Ours is a curator culture. That’s pretty clear by this point. Everyone’s doing it: not just galleries, festivals, labels, and websites like this one but, most of all, you, your sis, and the guy/gal behind this little doozy: on Facebook, Twitter, Tumblr, Spotify, Pinterest, and all their myriad siblings and offshoots. Confronted by the information ocean, taste is the hottest commodity around. Presumably that’s why the activity of curation is increasingly being outsourced to mathematics too? Algorithms mean $$$, people! YouTube and Amazon are the paradigms here. It’s all about getting ‘relevant content’ into that sidebar. Hells yeah I like catz! And I think I’ll have that new Sound Studies Reader while I’m at it.
Not everyone’s comfortable about such developments, of course. This recent piece on Pinterest and the curatorial manufacture of desire (I’m paraphrasing!) includes the following little screed from Choire Sicha, co-editor of The Awl: “As a former actual curator, of like, actual art and whatnot,” he writes, “I think I’m fairly well positioned to say that you folks with your blog and your Tumblr and your whatever are not actually engaged in a practice of curation. Call it what you like: aggregating? Blogging? Choosing? Copyright infringing sometimes? But it’s not actually curation, or anything like it…” Ironic really, given The Awl’s own mission statement: “We believe that there is a great big Internet out there on which we all live, and that too often the curios and oddities of that Internet are ignored in favor of the most obvious and easy stories. We believe that there is an audience of intelligent readers who are poorly served by being delivered those same stories in numbing repetition to the detriment of their reading diet.”
Sicha can put the curator on a pedestal all he likes, enforcing this supposed distinction between “actual curators, of like, actual art and whatnot” and the rest, but the fact remains: The difference between such activities will always be one of degree rather than type. Etymologically, the word ‘curator’ derives from the Latin curare, meaning to ‘oversee’ or ‘care for.’ Curation is fundamentally an act of gathering, on the one hand, and of love, on the other — whatever the scale, whatever the format.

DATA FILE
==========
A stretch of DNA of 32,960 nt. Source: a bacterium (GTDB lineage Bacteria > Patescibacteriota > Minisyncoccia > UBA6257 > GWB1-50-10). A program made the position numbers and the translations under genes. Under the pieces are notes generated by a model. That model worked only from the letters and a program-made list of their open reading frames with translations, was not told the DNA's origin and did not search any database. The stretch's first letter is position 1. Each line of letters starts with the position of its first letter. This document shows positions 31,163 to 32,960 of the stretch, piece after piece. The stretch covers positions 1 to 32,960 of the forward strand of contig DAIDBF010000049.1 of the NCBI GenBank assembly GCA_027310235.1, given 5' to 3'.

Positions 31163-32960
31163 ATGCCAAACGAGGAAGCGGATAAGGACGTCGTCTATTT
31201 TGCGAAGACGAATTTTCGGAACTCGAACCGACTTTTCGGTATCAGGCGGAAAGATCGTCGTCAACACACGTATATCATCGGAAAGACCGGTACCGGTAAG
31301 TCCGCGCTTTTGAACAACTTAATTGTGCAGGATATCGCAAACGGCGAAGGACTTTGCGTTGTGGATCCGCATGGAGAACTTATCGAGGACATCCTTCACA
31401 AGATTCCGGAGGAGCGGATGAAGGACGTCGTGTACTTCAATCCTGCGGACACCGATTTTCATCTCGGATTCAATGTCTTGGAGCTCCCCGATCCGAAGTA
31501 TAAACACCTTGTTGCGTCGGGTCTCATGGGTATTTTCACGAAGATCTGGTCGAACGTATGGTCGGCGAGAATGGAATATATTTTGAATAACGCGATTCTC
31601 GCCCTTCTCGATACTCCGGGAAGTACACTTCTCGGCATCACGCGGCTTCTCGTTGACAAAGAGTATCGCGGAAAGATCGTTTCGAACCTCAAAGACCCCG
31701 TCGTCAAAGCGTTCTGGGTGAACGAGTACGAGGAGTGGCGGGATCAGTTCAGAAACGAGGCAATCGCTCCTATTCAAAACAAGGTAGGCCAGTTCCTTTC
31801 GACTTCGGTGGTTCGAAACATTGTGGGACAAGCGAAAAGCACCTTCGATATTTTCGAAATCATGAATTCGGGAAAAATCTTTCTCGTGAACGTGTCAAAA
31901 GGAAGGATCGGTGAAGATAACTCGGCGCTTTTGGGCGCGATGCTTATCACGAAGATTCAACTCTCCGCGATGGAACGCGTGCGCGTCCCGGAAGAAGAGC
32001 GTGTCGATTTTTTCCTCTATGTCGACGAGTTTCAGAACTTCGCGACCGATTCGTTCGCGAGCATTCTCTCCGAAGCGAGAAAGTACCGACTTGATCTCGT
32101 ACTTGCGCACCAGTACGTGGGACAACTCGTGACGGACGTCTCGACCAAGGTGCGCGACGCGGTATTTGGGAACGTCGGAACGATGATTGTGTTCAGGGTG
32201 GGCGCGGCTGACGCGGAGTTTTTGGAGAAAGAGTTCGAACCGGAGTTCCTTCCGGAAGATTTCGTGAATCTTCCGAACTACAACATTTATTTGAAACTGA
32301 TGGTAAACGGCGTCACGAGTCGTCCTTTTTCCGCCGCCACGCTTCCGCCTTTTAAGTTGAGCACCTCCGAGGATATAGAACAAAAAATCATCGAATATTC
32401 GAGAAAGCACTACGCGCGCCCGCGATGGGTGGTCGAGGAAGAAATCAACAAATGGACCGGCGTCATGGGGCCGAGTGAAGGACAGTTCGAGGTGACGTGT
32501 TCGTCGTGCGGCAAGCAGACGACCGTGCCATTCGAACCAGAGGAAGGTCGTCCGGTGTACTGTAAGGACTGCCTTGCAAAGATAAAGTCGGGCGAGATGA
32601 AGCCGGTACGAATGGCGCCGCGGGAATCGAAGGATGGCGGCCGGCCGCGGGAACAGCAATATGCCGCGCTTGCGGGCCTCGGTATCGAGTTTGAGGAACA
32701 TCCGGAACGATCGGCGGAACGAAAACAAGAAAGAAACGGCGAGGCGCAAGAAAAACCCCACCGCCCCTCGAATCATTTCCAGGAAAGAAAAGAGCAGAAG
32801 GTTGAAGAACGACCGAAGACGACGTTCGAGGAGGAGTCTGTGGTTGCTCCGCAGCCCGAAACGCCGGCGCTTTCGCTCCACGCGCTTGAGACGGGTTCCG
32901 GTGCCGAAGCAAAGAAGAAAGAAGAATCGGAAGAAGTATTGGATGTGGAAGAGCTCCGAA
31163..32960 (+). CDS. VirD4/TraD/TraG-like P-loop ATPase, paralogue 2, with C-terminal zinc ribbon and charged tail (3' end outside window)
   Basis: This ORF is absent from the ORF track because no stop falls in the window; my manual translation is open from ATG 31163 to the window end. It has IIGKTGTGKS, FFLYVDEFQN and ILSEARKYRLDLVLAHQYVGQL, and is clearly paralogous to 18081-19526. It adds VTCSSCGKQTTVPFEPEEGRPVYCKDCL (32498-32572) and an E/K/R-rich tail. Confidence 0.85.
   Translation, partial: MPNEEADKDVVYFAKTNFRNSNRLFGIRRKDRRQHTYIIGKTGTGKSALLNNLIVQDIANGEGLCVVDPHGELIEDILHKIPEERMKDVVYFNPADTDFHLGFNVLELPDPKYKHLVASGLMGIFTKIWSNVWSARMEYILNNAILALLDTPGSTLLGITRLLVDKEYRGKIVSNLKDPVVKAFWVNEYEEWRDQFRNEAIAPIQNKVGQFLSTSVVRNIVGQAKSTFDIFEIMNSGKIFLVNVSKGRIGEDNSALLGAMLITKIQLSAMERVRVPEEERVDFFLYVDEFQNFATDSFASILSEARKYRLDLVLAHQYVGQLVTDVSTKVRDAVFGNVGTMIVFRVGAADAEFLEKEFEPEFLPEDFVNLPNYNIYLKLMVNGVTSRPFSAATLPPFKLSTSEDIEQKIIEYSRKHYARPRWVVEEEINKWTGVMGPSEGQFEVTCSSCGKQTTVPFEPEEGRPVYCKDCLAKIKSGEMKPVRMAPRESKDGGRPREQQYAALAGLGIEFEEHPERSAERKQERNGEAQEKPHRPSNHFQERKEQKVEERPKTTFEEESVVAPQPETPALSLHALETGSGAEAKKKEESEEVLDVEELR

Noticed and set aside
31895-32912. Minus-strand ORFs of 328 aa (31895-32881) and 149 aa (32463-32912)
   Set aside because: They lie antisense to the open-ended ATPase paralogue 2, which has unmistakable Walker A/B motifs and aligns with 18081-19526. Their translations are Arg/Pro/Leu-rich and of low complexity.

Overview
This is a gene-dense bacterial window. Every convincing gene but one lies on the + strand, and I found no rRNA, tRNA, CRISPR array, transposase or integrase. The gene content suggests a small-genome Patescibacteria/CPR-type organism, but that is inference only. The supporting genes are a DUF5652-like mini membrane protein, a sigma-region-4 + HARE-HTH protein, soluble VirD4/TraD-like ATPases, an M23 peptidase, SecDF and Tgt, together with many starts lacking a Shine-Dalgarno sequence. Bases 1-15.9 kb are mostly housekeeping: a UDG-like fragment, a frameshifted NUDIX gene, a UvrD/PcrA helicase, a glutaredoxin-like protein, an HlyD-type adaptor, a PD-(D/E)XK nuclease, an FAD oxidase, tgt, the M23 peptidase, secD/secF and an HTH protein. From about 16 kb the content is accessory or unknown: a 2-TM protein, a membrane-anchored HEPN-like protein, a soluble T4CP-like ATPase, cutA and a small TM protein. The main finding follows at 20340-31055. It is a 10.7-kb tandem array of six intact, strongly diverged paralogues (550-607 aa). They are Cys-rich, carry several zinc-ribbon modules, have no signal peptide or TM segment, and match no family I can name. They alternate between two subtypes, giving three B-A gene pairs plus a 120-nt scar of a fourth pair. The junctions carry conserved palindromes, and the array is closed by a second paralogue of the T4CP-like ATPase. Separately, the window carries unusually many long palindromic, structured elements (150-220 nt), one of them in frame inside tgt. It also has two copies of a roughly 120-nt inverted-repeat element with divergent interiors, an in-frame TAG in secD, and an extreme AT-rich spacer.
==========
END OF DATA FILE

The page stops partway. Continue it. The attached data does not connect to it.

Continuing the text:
But curation is always also creation. It’s just that what’s being created here isn’t ‘content’ so much as connections. Connections matter. A compilation like this one, for instance — jointly curated by Matthew Spisbah of Melbourne label and collective Fallopian Tunes as well as the band Yolke, and Stuart Buchanan, one of the founding members of Sydney’s independent radio-station FBi 94.5 and now of the increasingly formidable New Weird Australia — is the product of a whole series of prior curatorial and connective acts. As a result, it’s about so much more than mere compilation or a ‘documentation’ of a certain strand of Australian music-making in 2012. It both evidences and is productive of a community, a culture, a ‘scene’… a scene which in turn will go on to make and curate more and hopefully better music in the future. In that sense, it matters hugely that the compilation is available as a free download; pricing here is a crucial part of a politics of accessibility. It matters hugely too that New Weird Australia has recently developed a so-called “open-source gig series” to accompany its free releases.
What kind of community is being/has been cultivated here?